Concerning Aja and Kut
Of the Aji
As surely as the Great Bird wings onward to its unknown destination, so change comes upon the world. And change is embodied in the Aji.
The Aji (plural) are revolutionary teachers and leaders who implement great religious and social change. An Aja transcends individual traditions, often combining aspects of them in new and surprising ways. Aji are associated with technological progress, religious innovation and social upheaval. They are forces of change, but often leave great destruction in their wake. Tlön tradition recognises seven mythical Animal Aji, seven semi-legendary Aji of the Sky and six historical Aji of Progress. The coming of the seventh, final Aja is anticipated with both deep longing and deep fear.
Through the teachings of the Aji, a profound respect for all life and an abhorrence of murder and violence have permeated society. Through the actions of the Aji, systematic violence and warfare—so it is hoped—have been banished forever.
Yet human passions always find expression, and enmity and hatred take new forms. For every Aja there is a Hero, a dark champion and defender of the old ways who will oppose the new with violence, terror and deception.
Of the Kut
In Ontolosna, the deities, or Kut, are real. The Kut—the term means both ‘god’, ‘demon’, and ‘ritual’—though powerful, are part of the world ecology of Gi (‘power’) and Ki-ok (‘memory’), and are creatures created within time by natural forces. Limited and often flawed, evolving as the world evolves, some Kut remain wild and tempestuous, while others have taken on the sensibilities of the human Theagyns (‘goddess birthers’) who have tamed and shaped them.
The exact role of bound or awakened Kut vary, but in the main they protect communities and focus the power of their human partners to prescribed ends. Kut can be powerful guides, or servants, or sometimes masters. Often they are uneasy partners that might need to be bribed, compelled, bound or punished. Some of the Kut are first in might and wisdom and beauty, keepers of all that is good, while others are duplicitous and demonic. Dealing directly with any Kut is often like dealing with an autistic child—a wilful, sullen child of enormous power. In the Perfection of Tlön, Kut enjoy limited rites in law and property. And the Kut often hate their priesthoods, who direct and seek to control them. Often, a Kut will work through an independent agent to subvert the plans of her own priestesses.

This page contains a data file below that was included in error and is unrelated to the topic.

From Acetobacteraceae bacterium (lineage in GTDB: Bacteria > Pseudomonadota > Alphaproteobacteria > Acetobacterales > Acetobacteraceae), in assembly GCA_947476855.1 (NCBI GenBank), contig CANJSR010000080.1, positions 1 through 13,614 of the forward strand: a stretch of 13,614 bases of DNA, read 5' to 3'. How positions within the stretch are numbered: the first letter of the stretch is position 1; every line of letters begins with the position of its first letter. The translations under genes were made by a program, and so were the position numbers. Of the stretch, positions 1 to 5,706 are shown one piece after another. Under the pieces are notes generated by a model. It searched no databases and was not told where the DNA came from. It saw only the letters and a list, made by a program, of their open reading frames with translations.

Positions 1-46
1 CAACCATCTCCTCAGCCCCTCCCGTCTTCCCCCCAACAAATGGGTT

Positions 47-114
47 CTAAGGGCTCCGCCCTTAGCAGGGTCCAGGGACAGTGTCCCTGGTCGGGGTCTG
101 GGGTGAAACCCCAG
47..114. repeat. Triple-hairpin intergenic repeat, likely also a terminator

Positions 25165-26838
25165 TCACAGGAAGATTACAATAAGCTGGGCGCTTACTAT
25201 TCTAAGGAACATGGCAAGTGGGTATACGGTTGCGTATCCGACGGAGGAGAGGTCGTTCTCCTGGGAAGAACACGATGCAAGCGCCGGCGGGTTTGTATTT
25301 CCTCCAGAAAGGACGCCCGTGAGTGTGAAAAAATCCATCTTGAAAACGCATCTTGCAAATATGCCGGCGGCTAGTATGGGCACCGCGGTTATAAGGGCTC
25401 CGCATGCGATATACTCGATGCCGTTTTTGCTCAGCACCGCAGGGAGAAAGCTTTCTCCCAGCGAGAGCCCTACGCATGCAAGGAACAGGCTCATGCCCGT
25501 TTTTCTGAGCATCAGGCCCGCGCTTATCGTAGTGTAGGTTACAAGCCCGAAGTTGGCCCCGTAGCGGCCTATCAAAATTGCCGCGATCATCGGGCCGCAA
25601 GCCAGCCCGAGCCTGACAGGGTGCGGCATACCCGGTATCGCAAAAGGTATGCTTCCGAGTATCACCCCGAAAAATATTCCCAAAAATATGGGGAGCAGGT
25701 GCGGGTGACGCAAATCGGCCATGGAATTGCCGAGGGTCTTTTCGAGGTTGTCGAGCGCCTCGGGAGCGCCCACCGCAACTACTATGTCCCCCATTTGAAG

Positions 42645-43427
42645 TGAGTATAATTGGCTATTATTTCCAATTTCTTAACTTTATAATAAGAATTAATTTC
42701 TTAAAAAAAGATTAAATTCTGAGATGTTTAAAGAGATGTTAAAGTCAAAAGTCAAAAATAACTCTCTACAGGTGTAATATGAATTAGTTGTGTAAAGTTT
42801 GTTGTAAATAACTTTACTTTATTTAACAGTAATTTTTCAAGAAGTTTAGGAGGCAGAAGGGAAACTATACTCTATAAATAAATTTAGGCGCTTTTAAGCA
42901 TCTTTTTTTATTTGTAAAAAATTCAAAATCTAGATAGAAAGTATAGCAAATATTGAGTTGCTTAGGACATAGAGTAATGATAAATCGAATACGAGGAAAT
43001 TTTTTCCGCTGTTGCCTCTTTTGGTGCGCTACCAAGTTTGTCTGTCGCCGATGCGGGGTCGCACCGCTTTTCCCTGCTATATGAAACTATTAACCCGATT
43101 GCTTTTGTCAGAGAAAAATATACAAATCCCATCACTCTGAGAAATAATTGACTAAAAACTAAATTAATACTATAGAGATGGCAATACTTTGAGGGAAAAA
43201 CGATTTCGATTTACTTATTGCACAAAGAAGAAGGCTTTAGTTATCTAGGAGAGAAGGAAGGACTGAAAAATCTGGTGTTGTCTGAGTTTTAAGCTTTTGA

Among the most important of the Kut are bi Ka’tamalah the Great Mother, Shining Sun, Sky-Woman of the Pearl Carousal; the fearsome and terrible Komun Black Tongue, the book burner, remover of obstacles and mistress of the fierce da kini warrior nuns; Byo Shu the Mushroom Horse Rider, Revealer of the Real and Mistress of Sacrifice; bi Bo Ki Sha, the beautiful strong-voiced daughter, trader and pilgrim, Goddess who walked as a Woman; Tkk Tkk Tkk the Hidden One; Yo Ki of the White Mountain Ridge, husband and companion, guide of lovers and ascetics; Bong Bong the Mind Ape; Krash the Pilgrim; Shijun the Copper Bow; The Kitchen Bird; and the San Sin (sullen but powerful mountain Kut).
A range of religious technologies known as The Four Giftings have been developed to allow humans and some animals to interact with Kut, or with ancestors and descendants, or to seek the paths of liberation. The Four Giftings—there are actually six main traditions, which respectively concern Kut, nature shamanism, ancestors and descendants, liberation, social revolution, and philosophical scepticism—each have their own methods and goals, their own strengths and secrets, their own rites and magics or powers. And all have a profound this-worldly orientation, with little speculation concerning survival or reincarnation beyond death.